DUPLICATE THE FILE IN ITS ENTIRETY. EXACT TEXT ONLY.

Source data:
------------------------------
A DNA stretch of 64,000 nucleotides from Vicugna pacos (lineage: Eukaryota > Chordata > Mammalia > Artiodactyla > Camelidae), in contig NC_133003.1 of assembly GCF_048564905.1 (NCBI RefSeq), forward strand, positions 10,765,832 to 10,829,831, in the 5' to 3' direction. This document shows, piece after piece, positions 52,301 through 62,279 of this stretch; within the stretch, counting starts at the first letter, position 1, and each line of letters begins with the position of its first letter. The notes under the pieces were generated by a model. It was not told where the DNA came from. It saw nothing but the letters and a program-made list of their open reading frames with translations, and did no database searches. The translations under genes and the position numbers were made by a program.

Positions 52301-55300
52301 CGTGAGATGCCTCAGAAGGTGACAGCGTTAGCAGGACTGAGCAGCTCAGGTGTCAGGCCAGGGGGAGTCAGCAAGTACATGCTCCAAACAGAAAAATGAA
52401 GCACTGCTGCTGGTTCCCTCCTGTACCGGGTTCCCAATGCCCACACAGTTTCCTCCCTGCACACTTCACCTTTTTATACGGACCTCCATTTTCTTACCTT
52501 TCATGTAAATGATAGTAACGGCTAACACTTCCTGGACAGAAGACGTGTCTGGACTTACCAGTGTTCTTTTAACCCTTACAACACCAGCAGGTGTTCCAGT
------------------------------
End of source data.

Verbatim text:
A DNA stretch of 64,000 nucleotides from Vicugna pacos (lineage: Eukaryota > Chordata > Mammalia > Artiodactyla > Camelidae), in contig NC_133003.1 of assembly GCF_048564905.1 (NCBI RefSeq), forward strand, positions 10,765,832 to 10,829,831, in the 5' to 3' direction. This document shows, piece after piece, positions 52,301 through 62,279 of this stretch; within the stretch, counting starts at the first letter, position 1, and each line of letters begins with the position of its first letter. The notes under the pieces were generated by a model. It was not told where the DNA came from. It saw nothing but the letters and a program-made list of their open reading frames with translations, and did no database searches. The translations under genes and the position numbers were made by a program.

Positions 52301-55300
52301 CGTGAGATGCCTCAGAAGGTGACAGCGTTAGCAGGACTGAGCAGCTCAGGTGTCAGGCCAGGGGGAGTCAGCAAGTACATGCTCCAAACAGAAAAATGAA
52401 GCACTGCTGCTGGTTCCCTCCTGTACCGGGTTCCCAATGCCCACACAGTTTCCTCCCTGCACACTTCACCTTTTTATACGGACCTCCATTTTCTTACCTT
52501 TCATGTAAATGATAGTAACGGCTAACACTTCCTGGACAGAAGACGTGTCTGGACTTACCAGTGTTCTTTTAACCCTTACAACACCAGCAGGTGTTCCAGT